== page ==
Tag Archives: public speaking training Brussels

Examples of Good Presenters and Public Speakers – Part 3


By David Rose – Director, LACS Training Brussels

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Quote_Presentations and Public Speaking

A Belgian ex-CEO turned teacher, an American professor of Speech and Britain’s ‘TV rock star of science’…

… An eclectic mix of presenters you’d expect to have different presentation styles, yes?

Yes, their individual styles naturally vary. But they all share a common set of deliberate techniques that help make them really engaging speakers. You don’t forget how they made you feel.

So, without taking up any more of your time, here they are! Continue reading

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Body Language: How It Shapes You


By David Rose – Director, LACS Training Brussels

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1 Body Language

A recent quote from Harvard University’s Ann Cuddy nicely summarises the effect our body language has on our audience during our presentations and public speaking:

Body language - Quote by Anne Cuddy, Harvard University

This point is further cemented by a quick look at today’s much-studied, media-driven political field:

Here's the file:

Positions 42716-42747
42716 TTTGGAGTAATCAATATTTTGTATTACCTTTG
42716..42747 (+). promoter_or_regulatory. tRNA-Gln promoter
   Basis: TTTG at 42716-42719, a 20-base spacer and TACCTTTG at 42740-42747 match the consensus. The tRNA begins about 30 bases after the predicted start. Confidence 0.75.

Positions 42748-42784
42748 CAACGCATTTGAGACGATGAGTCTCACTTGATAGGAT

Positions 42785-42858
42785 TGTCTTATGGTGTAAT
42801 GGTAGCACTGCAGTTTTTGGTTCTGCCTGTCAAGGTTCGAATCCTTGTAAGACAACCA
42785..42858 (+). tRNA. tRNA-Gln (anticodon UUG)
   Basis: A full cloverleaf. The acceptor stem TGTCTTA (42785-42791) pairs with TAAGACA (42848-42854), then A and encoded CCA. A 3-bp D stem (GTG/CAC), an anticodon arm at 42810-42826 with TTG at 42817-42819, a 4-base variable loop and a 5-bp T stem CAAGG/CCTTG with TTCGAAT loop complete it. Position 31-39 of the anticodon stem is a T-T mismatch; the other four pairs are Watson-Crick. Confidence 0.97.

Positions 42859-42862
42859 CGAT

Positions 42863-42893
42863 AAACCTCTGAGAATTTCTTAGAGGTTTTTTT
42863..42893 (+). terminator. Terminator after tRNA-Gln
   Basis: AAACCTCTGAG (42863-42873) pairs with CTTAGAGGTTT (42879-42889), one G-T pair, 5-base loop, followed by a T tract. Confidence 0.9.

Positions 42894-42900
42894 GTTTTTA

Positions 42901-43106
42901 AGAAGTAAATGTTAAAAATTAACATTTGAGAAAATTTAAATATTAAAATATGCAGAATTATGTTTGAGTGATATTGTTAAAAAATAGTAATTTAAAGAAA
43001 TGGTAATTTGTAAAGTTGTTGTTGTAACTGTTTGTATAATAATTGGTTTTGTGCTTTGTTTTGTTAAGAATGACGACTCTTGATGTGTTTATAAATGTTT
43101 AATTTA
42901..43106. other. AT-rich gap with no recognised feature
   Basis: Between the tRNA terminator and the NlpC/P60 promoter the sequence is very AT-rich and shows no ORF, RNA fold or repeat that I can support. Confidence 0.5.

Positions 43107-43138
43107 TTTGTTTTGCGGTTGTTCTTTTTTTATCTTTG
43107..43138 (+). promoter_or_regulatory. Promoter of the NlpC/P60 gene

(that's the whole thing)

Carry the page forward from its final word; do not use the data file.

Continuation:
Body Language - quote by B.Todorov, Princetown University

Is your body language an asset or enemy? Continue reading

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LACS Training Blog: So Far…


By David Rose, Director LACS Training Brussels

 

Link to LACS Training Services

 

…Summer’s here…

So why not take the opportunity to review the 18 articles on presentations and public speaking, professional writing, meeting skills and language support currently waiting for you on the LACS Training Blog?

I wish you all a good summer break and look forward to helping you and your organisation with your training needs in September 2012.

I’d also invite you to take a look at our 2012 training catalogues to see the full range of services we offer.

Presentations and Public Speaking Structuring your messages
Signposts and transitions
Pausing and emphasis
Body language
Effective PowerPoint design
Dealing with nerves
Good examples of public speakers 1
Good examples of public speakers 2
Professional Writing Core skills 1: audience, organisation and conciseness
Core skills 2: precision, tone and language
Linking words
Effective proofreading and editing
Meeting Facilitation Dealing with different personality types